REVIEW: ‘Rabbit Hole’ Goes Beyond Expectation

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Rabbit Hole - But Why Tho

We all know that Kiefer Sutherland knows how to do a spy thriller, so Rabbit Hole was a must-watch for me at SXSW Film & TV Festival this year. But don’t worry, I promise that showrunners Glenn Ficarra and John Requa have crafted an experience you haven’t seen before in the genre, and that’s why it works.

A Paramount+ Original, Rabbit Hole follows John Weir (Sutherland), a master of deception in the world of corporate espionage when he is framed for murder by powerful forces who have the ability to influence and control populations. John is a leading character that is easy to root for because of how flawed he is. I mean, the line between spy and con man really just depends on who is paying for the job to be completed, and as a private espionage operative, John toes that line. The opening of the series thrusts audiences into John’s world and his ability to execute a job. Episode 1 offers a great look into how he outsmarts targets and how he succeeds, but each episode reveals a new stake and how it begins is worlds apart from where we end up. John’s goal switches to saving democracy and people when he’s framed for a murder he didn’t commit and its implications sens him and those chasing him, down, well, a rabbit hole.

The standouts of the series in terms of characters are really Jo (Enid Graham) and Hailey (Meta Golding). While women in spy-thrillers often end up being second to the lead, Glenn Ficarra and John Requa created dynamic female characters that always strengthen their scenes and place in the story. Not only that, but each character is distinct from the other and showcases different qualities of strength. Jo is determined and steadfast with a strong moral compass. Hailey is a survivor doing what she needs to in order to stay alive in it all. And the way they each pull at the story leads to some of the most interesting revelations. That said, Charles Dance’s Ben is shocking. He’s manipulative and terrifying, and the power he wields across the series is done with gravitas. And in the end, how John interacts with every single one of them makes the story one worth falling into.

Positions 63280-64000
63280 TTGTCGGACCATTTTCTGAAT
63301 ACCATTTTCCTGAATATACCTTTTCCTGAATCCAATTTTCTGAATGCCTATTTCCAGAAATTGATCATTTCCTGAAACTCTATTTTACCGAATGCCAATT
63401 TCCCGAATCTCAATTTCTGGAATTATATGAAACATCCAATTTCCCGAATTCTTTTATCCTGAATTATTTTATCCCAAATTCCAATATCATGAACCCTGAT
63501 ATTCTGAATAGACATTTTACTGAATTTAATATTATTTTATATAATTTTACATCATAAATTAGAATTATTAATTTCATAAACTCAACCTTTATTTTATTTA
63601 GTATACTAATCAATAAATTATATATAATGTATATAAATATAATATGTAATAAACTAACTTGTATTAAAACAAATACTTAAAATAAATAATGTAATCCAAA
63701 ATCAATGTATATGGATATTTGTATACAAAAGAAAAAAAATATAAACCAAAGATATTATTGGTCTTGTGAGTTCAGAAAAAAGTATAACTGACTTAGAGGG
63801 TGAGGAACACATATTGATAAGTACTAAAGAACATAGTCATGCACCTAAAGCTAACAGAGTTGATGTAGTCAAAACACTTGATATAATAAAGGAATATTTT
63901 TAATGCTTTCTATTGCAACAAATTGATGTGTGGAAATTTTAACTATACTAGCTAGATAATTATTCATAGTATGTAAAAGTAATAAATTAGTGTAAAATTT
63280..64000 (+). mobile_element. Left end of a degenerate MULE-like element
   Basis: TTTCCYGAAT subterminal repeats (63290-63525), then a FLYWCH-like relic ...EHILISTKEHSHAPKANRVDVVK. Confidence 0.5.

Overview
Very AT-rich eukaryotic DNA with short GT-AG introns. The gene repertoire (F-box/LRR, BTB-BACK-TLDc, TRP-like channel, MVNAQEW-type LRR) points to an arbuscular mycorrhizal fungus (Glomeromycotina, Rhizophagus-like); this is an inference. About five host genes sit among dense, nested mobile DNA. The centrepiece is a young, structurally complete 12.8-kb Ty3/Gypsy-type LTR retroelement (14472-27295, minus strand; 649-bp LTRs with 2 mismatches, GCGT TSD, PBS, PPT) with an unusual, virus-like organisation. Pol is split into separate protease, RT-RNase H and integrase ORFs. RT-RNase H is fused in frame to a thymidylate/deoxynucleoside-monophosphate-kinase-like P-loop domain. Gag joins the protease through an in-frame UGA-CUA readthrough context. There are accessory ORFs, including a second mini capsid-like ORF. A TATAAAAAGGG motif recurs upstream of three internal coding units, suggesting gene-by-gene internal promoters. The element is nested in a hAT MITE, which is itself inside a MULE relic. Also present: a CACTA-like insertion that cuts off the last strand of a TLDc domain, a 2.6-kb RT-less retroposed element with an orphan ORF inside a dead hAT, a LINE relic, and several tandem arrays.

While everyone above are strong characters on their own, the dynamic ways that they each interact with each other keeps the mystery building and the twists evolving. This is due to Sutherland’s amazing chemistry with every member of the cast as John. Whether it’s in action sequences, moments of anger, or romantic plot points, Sutherland is able to ensure that every relationship and interaction works perfectly. Beyond that though, Sutherland is also able to show why he’s still a thrilling lead years after his hit 24, and I just want to see more of him in the genre.

Rabbit Hole is a character-driven thriller, but its larger themes of data usage and surveillance are even more salient when looked at from the perspective of our increasingly connected world. And while “connected world” is often used positively, the truth is that the connections and what you sacrifice for them take a new life when explored in all of the negative ways they can be exploited. The reality of Rabbit Hole is that by giving away your data, you are giving away your life and making it easier for it to be taken advantage of. By blending this look at surveillance with solid action and stellar pacing are sure to keep audiences engaged not just in the story at hand but in the larger conversation about data as well.

Rabbit Hole works because every twist serves a purpose, keeping the audience on even ground and constantly unsure of course, but ultimately intentional in every way. Most shockingly, though, while Rabbit Hole is a spy thriller, it thrives by changing its skin nearly episode and ultimately thrives on its action-surveillance-thriller core. Where the story begins in episode one isn’t where we are in episode four and that’s its strength, constantly building itself up into something new on foundations laid before.

Rabbit Hole Episodes 1 – 4 premiered at the SXSW Film & TV Festival and begins streaming on Paramount+ March 26, 2023.

Rabbit Hole
  • 8/10
    Rating - 8/10


Rabbit Hole works because every twist serves a purpose, keeping the audience on even ground and constantly unsure of course, but ultimately every single one serves a purpose.

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